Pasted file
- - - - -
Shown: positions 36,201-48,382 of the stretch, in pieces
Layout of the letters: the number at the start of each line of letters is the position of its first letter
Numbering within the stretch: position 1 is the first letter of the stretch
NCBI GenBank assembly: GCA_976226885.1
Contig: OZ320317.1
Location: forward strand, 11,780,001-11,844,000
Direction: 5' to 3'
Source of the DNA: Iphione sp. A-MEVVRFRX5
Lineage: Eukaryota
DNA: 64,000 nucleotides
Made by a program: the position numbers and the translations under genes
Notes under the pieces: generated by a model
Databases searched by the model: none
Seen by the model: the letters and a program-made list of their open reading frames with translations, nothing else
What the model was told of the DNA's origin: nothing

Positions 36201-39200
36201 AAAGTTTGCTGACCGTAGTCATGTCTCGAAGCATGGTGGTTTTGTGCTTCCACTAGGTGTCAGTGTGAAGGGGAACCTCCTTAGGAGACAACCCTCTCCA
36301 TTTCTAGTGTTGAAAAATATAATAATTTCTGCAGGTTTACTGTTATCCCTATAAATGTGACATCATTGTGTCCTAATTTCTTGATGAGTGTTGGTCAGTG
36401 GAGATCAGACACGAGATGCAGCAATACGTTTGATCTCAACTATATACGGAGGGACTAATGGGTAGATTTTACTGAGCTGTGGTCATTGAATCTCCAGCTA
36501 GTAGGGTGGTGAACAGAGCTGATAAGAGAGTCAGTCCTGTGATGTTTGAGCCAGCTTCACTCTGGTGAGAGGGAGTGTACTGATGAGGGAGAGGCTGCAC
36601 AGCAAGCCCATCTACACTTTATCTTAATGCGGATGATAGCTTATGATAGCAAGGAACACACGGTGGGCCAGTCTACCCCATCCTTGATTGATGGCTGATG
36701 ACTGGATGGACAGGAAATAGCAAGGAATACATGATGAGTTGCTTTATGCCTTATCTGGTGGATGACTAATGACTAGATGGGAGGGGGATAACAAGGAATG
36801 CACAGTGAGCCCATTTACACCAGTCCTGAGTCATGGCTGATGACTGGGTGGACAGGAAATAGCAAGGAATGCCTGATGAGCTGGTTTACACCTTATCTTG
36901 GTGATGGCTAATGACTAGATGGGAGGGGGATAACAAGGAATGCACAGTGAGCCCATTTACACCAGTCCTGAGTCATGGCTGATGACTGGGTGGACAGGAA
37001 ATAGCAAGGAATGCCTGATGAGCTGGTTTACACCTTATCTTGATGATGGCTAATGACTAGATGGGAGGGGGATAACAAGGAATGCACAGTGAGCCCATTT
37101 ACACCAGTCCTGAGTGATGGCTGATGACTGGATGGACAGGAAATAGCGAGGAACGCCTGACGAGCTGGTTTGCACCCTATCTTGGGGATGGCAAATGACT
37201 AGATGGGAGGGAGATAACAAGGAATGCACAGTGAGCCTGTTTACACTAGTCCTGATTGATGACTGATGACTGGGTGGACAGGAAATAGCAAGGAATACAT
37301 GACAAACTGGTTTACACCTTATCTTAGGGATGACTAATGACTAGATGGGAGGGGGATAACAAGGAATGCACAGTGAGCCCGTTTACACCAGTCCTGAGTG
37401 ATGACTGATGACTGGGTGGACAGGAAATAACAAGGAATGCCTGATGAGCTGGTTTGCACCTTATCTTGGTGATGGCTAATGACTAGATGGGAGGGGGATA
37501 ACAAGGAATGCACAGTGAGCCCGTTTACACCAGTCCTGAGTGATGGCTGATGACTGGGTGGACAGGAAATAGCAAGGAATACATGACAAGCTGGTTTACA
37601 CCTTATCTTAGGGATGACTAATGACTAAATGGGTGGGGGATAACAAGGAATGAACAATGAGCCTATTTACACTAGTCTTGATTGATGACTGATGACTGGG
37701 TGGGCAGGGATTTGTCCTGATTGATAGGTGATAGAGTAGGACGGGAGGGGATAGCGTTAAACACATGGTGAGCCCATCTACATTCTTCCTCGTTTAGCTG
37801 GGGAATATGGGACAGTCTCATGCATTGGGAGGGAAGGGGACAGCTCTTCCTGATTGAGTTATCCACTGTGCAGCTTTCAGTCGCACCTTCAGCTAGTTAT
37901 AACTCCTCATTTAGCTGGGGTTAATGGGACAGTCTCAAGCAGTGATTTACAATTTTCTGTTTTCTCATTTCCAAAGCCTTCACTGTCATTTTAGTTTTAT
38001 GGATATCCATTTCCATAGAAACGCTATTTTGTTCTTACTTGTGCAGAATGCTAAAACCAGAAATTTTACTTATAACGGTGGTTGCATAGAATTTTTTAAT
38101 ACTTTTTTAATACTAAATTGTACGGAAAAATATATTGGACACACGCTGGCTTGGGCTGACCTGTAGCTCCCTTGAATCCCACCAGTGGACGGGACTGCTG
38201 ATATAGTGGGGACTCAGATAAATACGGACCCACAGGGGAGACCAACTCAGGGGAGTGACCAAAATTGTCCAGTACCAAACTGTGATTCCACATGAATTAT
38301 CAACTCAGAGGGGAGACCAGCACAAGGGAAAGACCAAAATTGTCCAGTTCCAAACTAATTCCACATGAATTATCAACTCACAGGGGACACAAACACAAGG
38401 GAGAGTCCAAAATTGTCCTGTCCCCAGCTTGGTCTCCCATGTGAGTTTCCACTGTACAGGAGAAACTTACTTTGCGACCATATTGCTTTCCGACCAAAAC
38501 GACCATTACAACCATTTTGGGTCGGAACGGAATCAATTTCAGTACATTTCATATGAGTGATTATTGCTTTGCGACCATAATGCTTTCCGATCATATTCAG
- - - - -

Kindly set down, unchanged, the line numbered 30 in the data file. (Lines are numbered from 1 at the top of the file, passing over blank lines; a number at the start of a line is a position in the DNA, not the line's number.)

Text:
37501 ACAAGGAATGCACAGTGAGCCCGTTTACACCAGTCCTGAGTGATGGCTGATGACTGGGTGGACAGGAAATAGCAAGGAATACATGACAAGCTGGTTTACA